The morning Odds and Ends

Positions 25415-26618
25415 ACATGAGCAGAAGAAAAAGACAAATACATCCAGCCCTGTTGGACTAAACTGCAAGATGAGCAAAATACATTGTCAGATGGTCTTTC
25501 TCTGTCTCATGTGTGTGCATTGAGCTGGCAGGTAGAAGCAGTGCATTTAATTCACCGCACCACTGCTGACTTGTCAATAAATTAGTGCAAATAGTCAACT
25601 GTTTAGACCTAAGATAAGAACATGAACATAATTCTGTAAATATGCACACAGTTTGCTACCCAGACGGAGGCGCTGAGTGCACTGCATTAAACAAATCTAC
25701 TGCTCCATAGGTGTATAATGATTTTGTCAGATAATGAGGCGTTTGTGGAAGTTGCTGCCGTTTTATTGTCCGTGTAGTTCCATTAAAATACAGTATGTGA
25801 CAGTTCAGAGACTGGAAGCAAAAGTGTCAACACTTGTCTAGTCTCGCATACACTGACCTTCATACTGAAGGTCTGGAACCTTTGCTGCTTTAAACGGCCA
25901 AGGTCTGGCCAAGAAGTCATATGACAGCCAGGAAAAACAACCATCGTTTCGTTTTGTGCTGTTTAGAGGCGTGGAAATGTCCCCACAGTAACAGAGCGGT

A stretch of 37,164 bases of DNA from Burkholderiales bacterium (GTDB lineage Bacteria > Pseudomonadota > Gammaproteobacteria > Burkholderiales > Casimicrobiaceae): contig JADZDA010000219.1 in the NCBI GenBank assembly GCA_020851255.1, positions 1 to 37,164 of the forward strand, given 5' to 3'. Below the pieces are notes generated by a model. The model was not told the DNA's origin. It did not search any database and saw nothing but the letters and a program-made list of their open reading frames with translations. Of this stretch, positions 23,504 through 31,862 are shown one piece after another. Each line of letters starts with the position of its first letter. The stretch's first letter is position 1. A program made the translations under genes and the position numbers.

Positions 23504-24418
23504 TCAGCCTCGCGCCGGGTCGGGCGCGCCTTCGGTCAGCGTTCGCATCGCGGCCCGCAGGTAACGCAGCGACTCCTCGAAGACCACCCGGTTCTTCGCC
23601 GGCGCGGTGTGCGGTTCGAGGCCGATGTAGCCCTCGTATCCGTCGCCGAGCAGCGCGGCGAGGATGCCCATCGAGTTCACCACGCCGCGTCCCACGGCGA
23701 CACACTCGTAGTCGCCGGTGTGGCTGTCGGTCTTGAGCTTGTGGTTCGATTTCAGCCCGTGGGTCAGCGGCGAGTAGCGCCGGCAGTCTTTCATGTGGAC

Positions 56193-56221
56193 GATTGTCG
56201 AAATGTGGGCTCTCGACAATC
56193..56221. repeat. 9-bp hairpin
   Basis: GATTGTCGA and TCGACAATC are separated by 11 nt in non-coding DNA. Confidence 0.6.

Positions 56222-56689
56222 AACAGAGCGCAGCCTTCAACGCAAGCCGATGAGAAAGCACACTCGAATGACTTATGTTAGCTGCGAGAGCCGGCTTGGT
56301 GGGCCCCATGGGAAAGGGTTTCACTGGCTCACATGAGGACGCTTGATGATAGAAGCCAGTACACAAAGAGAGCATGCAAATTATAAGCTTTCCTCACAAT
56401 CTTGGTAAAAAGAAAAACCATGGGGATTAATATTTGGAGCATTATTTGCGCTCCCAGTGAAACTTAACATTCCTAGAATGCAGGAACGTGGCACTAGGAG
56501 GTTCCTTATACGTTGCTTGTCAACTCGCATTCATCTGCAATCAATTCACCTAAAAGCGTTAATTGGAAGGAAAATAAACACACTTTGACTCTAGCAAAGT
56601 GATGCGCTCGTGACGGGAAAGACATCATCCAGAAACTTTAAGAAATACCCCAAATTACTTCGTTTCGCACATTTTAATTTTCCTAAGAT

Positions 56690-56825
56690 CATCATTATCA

PITTSBURGH – Did you hear the one about the insurance agent and the coyote?So have the Pennsylvania Game Commission, wildlife agencies in other states and insurers.They all dismiss as urban legend claims that insurance companies and wildlife agencies are releasing coyotes into the wild to reduce deer-car collision claims.”There’s a lot of people that seriously believe that the agency has been doing this,” said Carl Graybill, director of the Pennsylvania Game Commission’s bureau of information and education. “The whole thing’s pretty absurd.”While the agency doesn’t track such claims, Graybill said wildlife conversation officers are occasionally questioned in the field about it.It’s illegal for anyone to release animals into the wild without a permit and the agency hasn’t issued any permits to insurance companies, Graybill said Monday.”No one ever comes forward with any proof that it occurred,” Graybill said “People can be very gullible, too.”Over the last several weeks, Erie Insurance Group has had calls about the issue.”It’s just a fallacy. It’s just not true. That’s just not a way that we would manage our risks,” said spokesman Mark Dombrowski.To be sure, deer-car collisions are costly for insurers; about 150 people are killed in deer collisions annually and collisions cause more than $1.1 billion in vehicle damage, according to the Insurance Institute for Highway Safety.Dreaming or falling?MEDINA, Ohio – A man whose car plunged 30 feet off a highway overpass and landed wheels down in the snow-covered median between lanes of freeway traffic escaped with only minor injuries.”The front air bag deployed and right after that I felt a floating sensation,” Michael Doner said. “I thought, ‘I’m either dreaming or I’m falling.”‘Doner, 60, of Medina, was making the three-hour drive to visit his mother on Christmas when a car skidded into his and a second car slammed into him, sending his car over railing of the bridge over Interstate 71 about 30 miles southwest of Cleveland.Doctors told Doner his Honda’s side air bag minimized his injuries. He had a broken collarbone and cracked ribs, and was sent home less than six hours after the fall.”I’m very lucky,” Doner said. “The guy upstairs was looking out for me.” Elvis water hits marketBELMONT, N.C. – Wade Jones likes Elvis, but he insists he’s just a casual fan.That’s why, after watching a grilled cheese sandwich thought to be embedded with the image of the Virgin Mary fetch $28,000 on eBay, he decided to part with three tablespoons of water from a cup he says Elvis Presley used during a concert.”It’s one thing to be an Elvis fan, but then you tell them you have this cup and water and they think you’re a fanatic,” he said. “I’m not like the people bidding on this water.”Jones was 13 when he went to see the aging Elvis in February 1977 at the old Charlotte Coliseum, which is now Cricket Arena. He saw the pop icon drink from the cup and, after the show, asked a police officer for it.As proof of its authenticity, Jones provides photos of Elvis during the concert in which cups can be seen.The cup stayed in Jones’ parent’s deep freezer for eight years, until he moved out. He then decided to melt the ice and keep the water in a sealed glass vial.Jones’ latest eBay posting, in which he is auctioning the chance to “exhibition” the cup for one day on Presley’s birthday, said the water sold for $455 on Christmas Day. Stolen car turns up 23 years laterSACRAMENTO – A vintage 1963 Ford Fairlane stolen 23 years ago from Greenville, S.C., has turned up some 2,600 miles away in California.California Highway Patrol officers called Terry and Robin Smith last week to tell them authorities had recovered the vehicle.”What a wonderful gift at Christmastime … After 23 years to receive news that they’d found our car.” Robin Smith said.A few weeks ago, a person brought the car into the CHP’s San Bernardino office for inspection. A sharp-eyed officer noticed the car’s identification numbers didn’t match and began investigating.CHP’s Lt. Greg Williams said authorities don’t believe the people who brought the car in had anything to do with the theft.Smith said the car was a wedding gift from her parents, but the couple have not decided whether to bring it home or sell it in California.
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